|Publication number||US6182377 B1|
|Application number||US 09/417,720|
|Publication date||Feb 6, 2001|
|Filing date||Oct 13, 1999|
|Priority date||Oct 13, 1999|
|Publication number||09417720, 417720, US 6182377 B1, US 6182377B1, US-B1-6182377, US6182377 B1, US6182377B1|
|Original Assignee||Mark Toensing|
|Export Citation||BiBTeX, EndNote, RefMan|
|Patent Citations (16), Referenced by (14), Classifications (7), Legal Events (3)|
|External Links: USPTO, USPTO Assignment, Espacenet|
This invention relates to a boot for swimming, snorkeling or scuba diving, and more particularly to an improved dive boot to be used both for entering the water from the shore on foot and to be used together with swim fins or flippers.
When swimming, snorkeling or scuba diving, dive boots are often worn to protect the feet from injury on foreign objects, as well as for warmth in colder waters. Dive boots are shaped to be worn together with swim fins or flippers of the type having a toe entry pocket and means for heel attachment, such as a strap or heel cup.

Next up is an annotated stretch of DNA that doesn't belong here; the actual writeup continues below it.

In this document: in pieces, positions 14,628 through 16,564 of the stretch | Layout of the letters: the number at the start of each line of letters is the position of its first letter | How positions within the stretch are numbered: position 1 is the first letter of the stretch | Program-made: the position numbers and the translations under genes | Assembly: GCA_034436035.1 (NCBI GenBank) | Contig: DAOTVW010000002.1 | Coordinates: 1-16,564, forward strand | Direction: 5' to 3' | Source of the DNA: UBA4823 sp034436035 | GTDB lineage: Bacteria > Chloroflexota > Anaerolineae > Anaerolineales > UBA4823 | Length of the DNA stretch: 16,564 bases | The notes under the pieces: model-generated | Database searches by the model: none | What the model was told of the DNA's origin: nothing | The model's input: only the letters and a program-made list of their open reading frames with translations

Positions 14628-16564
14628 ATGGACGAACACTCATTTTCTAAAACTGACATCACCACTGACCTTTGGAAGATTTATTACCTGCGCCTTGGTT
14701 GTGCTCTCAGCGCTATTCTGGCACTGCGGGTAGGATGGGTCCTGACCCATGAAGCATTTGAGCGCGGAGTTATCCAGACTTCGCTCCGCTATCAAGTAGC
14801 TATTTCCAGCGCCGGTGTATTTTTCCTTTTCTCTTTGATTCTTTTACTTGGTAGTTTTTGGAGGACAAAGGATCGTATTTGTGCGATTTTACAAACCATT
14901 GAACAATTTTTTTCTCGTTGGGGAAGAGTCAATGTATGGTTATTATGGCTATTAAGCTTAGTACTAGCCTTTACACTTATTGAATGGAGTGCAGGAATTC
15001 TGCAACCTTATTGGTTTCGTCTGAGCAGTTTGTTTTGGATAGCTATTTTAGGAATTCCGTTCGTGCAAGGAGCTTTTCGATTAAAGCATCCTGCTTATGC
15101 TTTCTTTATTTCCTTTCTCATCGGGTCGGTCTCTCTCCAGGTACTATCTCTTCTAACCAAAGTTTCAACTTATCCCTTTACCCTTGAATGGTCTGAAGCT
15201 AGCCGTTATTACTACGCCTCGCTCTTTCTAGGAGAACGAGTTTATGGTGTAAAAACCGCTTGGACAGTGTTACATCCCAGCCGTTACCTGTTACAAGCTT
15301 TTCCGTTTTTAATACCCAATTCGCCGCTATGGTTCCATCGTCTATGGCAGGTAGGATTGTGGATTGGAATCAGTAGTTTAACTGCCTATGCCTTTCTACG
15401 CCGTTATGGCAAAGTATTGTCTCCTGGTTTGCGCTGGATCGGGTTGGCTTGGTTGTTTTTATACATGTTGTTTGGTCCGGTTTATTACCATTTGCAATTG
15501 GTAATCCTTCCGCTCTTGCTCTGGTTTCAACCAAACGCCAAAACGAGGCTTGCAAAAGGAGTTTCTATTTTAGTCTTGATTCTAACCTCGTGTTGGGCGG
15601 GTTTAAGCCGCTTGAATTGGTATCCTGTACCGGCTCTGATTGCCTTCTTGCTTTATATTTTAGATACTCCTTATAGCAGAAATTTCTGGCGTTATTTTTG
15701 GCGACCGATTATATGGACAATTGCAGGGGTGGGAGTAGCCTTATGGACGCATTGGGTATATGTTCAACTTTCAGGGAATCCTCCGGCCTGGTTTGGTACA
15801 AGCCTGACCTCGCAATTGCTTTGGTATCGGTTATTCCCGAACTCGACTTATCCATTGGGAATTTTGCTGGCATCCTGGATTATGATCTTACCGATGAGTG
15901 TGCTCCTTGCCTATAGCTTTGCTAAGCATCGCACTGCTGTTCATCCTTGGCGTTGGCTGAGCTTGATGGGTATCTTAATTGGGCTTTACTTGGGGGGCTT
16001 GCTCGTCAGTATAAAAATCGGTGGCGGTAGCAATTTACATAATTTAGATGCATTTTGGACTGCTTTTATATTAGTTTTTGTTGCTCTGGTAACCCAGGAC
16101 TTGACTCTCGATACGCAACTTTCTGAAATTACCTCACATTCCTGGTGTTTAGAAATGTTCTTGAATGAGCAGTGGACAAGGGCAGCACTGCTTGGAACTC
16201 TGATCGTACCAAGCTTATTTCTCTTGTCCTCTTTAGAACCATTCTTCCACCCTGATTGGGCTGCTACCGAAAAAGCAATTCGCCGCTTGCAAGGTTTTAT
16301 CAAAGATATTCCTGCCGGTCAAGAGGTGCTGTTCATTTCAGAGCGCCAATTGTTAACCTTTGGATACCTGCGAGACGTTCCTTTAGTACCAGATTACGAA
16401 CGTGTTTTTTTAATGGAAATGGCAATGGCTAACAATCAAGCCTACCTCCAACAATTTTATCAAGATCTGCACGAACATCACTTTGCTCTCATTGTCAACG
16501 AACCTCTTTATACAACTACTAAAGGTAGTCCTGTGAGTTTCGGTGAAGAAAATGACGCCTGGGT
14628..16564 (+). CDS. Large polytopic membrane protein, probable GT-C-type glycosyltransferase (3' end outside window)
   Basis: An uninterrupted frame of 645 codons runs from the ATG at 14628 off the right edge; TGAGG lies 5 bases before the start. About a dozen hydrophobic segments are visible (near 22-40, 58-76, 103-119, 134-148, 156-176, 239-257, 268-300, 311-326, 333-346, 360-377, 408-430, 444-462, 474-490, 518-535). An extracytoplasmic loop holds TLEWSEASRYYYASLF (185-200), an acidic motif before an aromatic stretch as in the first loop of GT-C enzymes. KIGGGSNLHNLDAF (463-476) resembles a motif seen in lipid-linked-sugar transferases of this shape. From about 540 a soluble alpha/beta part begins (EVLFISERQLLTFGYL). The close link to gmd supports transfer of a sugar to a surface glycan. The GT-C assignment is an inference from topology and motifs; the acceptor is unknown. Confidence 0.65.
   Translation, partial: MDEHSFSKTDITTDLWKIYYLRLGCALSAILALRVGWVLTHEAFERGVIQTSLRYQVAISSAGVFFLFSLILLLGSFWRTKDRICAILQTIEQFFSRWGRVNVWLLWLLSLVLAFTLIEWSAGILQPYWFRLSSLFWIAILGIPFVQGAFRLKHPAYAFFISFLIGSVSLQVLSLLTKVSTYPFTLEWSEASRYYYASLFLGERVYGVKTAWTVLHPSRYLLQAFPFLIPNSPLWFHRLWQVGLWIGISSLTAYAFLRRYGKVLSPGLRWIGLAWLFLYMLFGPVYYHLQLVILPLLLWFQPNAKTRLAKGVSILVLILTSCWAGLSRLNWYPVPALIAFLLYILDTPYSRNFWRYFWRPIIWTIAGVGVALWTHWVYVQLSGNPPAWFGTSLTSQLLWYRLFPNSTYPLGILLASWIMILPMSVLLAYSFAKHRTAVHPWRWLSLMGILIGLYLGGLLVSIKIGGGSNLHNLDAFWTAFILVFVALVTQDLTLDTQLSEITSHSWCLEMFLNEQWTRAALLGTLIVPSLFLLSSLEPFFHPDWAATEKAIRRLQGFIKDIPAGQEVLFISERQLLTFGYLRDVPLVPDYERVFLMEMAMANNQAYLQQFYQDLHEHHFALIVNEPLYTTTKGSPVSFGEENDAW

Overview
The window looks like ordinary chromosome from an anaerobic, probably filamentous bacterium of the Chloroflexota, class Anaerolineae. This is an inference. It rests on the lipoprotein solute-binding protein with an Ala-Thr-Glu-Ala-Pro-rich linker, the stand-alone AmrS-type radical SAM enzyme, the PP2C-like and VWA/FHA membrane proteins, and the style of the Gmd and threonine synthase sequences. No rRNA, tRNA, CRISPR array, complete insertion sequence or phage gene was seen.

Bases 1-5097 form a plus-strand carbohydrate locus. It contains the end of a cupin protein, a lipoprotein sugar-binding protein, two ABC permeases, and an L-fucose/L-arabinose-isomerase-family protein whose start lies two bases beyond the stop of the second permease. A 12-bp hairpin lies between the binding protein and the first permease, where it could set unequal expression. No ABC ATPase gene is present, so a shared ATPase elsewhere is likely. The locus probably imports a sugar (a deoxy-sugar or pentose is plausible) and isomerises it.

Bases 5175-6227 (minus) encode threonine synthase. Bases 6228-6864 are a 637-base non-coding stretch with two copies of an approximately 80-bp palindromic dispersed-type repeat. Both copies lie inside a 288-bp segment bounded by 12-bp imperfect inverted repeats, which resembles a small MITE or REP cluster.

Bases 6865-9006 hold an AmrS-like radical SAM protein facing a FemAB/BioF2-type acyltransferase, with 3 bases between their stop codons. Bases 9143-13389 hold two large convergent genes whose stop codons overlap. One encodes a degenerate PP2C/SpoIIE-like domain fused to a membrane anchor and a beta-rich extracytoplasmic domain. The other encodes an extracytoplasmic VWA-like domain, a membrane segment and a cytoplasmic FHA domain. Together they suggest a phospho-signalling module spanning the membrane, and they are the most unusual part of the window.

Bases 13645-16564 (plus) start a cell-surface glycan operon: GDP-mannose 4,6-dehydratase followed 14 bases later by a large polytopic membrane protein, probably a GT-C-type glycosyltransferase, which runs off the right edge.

Entry into the water from the shore is difficult while wearing swim fins, particularly in a heavy surf. The diver usually enters the water on foot, carrying the swim fins and then puts them on after negotiating the shallow water. Entry on foot is difficult, and sometimes dangerous, due to foreign objects in the water, which are often slippery. The diver may encounter rocks covered with barnacles and algae, seaweed, shells, and other dangerous debris such as broken glass. Prior art dive boots normally are made with synthetic rubber soles having corrugated bottoms or treads. While these offer protection to the feet and are puncture resistant, the soles of prior art dive boots are notably slippery in spite of the corrugated treads. Also the rubber soles are flexible and produce fatigue when used with fins for a long time.
Wading shoes or wading boots are also known, which offer improved traction on slippery surfaces. Wading shoes or boots are available with felt soles having an instep and heel configured in the manner of an ordinary walking shoe. The soles of prior art wading shoes have a peripheral rim extending beyond the toe piece of the upper boot member and are not suitable for use as diving boots.